The other thing is the income tax break itself. I am not sure if I support the idea, but I understand the logic of it. Right now, we have no big movies being made here, so what is the income tax gain from that income? Zero – there is no income. If we did manage to lure movie makers here, we would reap income tax revenues on 75% of the income made here. Isn’t 75% of something better than 0% of nothing?

I get rather annoyed at the constant attempts by the press to unfairly paint Republicans as only caring about the rich. I would like to remind Mr. Shamy and the rest of you that the Democrats have such a solid majority in the State Legislature that you cannot blame anything on the GOP this year.

11 Responses to “Tax breaks for the rich?”

  1. James Dwinell touched on the gasoline tax: “This was the Douglas plan, returning the money to its rightful owner, the Transportation Fund. Common sense.”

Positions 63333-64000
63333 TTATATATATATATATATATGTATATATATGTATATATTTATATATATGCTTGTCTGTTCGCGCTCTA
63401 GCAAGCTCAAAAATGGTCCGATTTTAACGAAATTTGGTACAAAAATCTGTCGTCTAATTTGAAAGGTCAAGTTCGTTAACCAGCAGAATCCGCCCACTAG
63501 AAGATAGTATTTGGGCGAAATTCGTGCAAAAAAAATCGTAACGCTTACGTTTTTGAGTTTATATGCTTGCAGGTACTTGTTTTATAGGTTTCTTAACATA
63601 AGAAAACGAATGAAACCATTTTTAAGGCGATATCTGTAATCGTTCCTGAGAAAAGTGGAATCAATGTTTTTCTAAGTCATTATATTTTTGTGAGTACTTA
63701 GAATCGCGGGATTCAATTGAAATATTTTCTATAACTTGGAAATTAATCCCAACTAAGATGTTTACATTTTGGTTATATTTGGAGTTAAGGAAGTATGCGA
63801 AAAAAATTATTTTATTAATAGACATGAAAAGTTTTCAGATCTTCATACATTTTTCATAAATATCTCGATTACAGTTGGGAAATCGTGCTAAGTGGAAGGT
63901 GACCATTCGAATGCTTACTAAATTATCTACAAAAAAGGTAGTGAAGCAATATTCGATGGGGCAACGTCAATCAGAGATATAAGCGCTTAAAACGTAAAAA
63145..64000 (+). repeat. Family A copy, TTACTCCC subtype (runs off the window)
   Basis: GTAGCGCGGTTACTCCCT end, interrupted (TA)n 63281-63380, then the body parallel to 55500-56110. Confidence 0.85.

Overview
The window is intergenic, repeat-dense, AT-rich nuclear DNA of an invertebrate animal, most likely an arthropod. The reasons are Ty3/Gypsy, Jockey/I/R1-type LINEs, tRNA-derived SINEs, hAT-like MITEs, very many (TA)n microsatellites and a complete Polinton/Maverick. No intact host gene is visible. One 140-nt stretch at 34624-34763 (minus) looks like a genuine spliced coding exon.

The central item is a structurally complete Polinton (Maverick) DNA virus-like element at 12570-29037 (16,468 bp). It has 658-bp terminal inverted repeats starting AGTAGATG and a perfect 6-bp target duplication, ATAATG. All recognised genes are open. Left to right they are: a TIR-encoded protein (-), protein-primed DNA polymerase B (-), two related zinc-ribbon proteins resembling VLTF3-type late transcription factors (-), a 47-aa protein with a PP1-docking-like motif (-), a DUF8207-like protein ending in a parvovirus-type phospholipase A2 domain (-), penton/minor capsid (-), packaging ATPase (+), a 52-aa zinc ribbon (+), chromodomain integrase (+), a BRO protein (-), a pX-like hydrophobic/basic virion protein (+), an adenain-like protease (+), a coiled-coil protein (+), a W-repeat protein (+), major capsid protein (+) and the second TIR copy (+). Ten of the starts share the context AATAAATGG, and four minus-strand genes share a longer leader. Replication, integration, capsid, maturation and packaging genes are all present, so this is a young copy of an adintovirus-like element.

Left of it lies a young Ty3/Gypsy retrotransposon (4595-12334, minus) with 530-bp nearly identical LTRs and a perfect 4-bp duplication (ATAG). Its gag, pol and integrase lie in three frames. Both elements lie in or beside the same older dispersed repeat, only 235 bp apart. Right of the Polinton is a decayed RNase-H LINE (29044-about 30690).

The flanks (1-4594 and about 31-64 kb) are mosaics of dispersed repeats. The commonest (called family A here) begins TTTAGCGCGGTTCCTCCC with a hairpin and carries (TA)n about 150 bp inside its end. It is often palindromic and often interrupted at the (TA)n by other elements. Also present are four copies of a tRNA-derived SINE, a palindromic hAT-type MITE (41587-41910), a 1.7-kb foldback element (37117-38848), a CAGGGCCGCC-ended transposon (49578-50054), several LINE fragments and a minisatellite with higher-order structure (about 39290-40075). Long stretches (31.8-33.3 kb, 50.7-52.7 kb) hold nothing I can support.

I’m embarrassed to say that I hadn’t realized that the phrasing of the City of Burlingto ballot question regarding use of educational funds for other purposes really meant returning funds previously borrowed to the transportion fund. It makes you wonder how they arrived at the phrasing of a ballot question. And, shame on me for not delving a little deeper into this ballot question before voting.

  2. Obviously the comparison between the gas tax and the filmmakers’ tax break is completely ridiculous. But Shamy’s column is just a form of simple entertainment, like Peter Freyne’s. No one should be looking to it for any kind of insightful analysis.

    If there’s any offense to be taken, it seems to me it would be because he’s almost lampooning the type of laughable reasoning that certain D/P politicians have attempted to foist on the public in the last few years.

  3. I just want to expand on what the first anonymous comment says. I wanted to clarify that the tax was not the Douglas plan. The tax was the Democrats’ answer to the Douglas plan.

    Here is what Dwinell had to say (from the link above):

    COMMON SENSE